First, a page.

Bowie was on a trajectory diverging from that of both feminism and the gay liberation movement
Bowies shocking proclamation of his gayness to Melody Maker in 1972 was unprecedented for a big star at the height of their fame. It was a bold and even reckless career gamble. But the overall pattern of Bowies life has been bisexual. His open marriage to the equally bisexual Angie Barnett went further toward bohemianism than did the communal 1960s hippie ménage typified by The Mamas & the Papas. His loquacious wife, with her brazen verve, encouraged his androgyny and helped costume it, notably apropos his man-dresses.
Yet despite his pioneering stand, Bowie was on a trajectory diverging from that of both feminism and the gay liberation movement. Few if any songs in Bowies great period contain a fully developed portrait of a woman, positive or negative, comparable to Bob Dylans sympathetic Sad-Eyed Lady of the Lowlands.
Bowies orientation toward fashion, glamour and Hollywood went completely against the feminist grain in the 1970s, when identity politics made a highly ideological landfall in the academic world. Although lipstick lesbians emerged in San Francisco in the late 1980s, the cult of beauty would not be restored to feminism until Madonna led the way in 1990 with her Vogue video, glamourising high fashion and Hollywood love goddesses.
Just as Bowie was debuting Ziggy Stardust, gay men were heading in a macho direction first with San Franciscos Castro Street hippie clone look of beards, T-shirts, and tight hip-hugger jeans and, later, with New Yorks Christopher Street clone uniform of thick moustaches, flannel lumberjack shirts, riveted farm jeans and work boots. Bowies first concession to this trend was the cover of Heroes (1977), where he wears a soft, chicly continental black-leather jacket, offset by the angular hand gestures of an avant-garde dancer.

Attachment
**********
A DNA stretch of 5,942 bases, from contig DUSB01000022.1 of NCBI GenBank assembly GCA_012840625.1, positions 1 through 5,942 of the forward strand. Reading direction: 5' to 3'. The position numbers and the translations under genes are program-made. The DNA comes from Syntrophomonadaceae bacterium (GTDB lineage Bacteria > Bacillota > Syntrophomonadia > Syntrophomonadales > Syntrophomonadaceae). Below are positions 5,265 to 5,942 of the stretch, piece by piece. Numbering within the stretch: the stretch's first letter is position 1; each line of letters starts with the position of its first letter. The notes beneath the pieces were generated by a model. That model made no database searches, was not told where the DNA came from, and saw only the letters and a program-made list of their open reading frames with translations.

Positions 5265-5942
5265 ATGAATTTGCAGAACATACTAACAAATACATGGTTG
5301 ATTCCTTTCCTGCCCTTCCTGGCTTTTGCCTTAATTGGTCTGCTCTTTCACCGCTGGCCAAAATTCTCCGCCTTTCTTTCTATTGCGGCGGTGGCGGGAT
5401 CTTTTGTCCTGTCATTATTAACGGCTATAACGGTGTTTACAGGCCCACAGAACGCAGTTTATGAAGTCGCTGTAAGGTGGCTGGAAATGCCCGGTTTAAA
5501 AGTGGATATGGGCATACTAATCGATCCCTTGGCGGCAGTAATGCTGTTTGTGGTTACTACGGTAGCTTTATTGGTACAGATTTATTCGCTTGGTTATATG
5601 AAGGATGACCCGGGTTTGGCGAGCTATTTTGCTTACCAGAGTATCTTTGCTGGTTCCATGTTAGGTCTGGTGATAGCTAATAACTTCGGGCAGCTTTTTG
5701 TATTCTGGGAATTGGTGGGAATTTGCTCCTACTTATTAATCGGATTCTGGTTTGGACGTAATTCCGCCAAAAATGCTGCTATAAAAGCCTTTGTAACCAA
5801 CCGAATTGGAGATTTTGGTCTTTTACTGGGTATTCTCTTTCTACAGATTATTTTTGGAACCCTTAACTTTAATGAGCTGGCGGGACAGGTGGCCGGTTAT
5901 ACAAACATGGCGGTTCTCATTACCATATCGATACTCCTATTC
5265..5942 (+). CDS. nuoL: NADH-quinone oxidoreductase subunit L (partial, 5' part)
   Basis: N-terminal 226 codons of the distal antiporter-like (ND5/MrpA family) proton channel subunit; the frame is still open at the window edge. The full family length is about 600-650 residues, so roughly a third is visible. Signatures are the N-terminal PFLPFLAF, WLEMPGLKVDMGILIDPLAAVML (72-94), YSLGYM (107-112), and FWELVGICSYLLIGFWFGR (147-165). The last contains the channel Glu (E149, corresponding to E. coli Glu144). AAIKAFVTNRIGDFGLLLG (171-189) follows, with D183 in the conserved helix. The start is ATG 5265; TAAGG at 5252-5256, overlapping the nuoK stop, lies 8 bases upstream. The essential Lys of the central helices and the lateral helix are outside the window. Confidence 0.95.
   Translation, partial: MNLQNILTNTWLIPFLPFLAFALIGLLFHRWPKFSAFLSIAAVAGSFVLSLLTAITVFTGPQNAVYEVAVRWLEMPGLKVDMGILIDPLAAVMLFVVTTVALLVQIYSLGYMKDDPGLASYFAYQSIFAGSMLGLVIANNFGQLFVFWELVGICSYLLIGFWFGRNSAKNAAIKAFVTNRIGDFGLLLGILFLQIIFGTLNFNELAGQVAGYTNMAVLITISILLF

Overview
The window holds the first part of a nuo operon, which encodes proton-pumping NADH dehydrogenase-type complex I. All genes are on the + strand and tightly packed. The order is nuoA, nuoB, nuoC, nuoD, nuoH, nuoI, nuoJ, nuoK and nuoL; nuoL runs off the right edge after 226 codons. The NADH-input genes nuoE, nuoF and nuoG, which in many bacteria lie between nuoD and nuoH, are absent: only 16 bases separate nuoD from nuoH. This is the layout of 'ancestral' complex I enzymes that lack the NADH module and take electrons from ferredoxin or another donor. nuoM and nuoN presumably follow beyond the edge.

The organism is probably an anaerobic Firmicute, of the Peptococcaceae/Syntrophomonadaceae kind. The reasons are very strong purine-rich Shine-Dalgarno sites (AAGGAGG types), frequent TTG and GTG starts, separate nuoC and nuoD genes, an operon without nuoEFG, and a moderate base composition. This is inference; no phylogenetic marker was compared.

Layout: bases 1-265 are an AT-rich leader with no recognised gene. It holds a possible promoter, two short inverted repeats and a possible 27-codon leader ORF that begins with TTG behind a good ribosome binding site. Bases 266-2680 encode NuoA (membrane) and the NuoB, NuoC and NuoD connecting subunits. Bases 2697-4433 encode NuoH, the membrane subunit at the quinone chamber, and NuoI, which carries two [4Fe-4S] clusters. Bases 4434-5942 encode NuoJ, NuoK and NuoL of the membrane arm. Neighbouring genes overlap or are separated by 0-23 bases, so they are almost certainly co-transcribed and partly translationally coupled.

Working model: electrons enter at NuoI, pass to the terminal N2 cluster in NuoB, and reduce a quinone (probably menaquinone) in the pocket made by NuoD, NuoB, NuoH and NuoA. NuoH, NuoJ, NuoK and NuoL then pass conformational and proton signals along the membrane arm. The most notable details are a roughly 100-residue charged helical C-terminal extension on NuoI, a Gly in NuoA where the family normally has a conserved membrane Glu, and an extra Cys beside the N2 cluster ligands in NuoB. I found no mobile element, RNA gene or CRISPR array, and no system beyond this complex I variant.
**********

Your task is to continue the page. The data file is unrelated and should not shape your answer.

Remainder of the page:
Bowies darker intimations about the sexual and cultural revolution were signalled as early as 1972, in his background vocal for Mott the Hooples All the Young Dudes, which he wrote for the group when they seemed to be disbanding. The song, with its spunky androgynous misfits (He dresses like a queen but he can kick like a mule), was widely interpreted as a celebration of the glam-rock insurgency, but Bowie warned that it was no hymn to the youth but completely the opposite, a prelude to the end of the earth. That storm clouds were already gathering over the defiant new dandies can be sensed in the songs dirge-like foreboding, All the young dudes carry the news. It was oracular prescience: the apocalypse came a decade later with the plague of Aids, which decimated an entire generation of gifted young writers, artists, musicians and fashion stylists.
This article is adapted from Theatre of Gender, by Camille Paglia (from David Bowie is, V&A Publishing, edited by Victoria Broackes and Geoffrey Marsh, £35 from the V&A Shop vandashop.com. It is available at the ST Bookshop price of £31.50 inc. postage & packing. Tel: 0845 271 2135. David Bowie is, will be at the V&A from March 23-August 11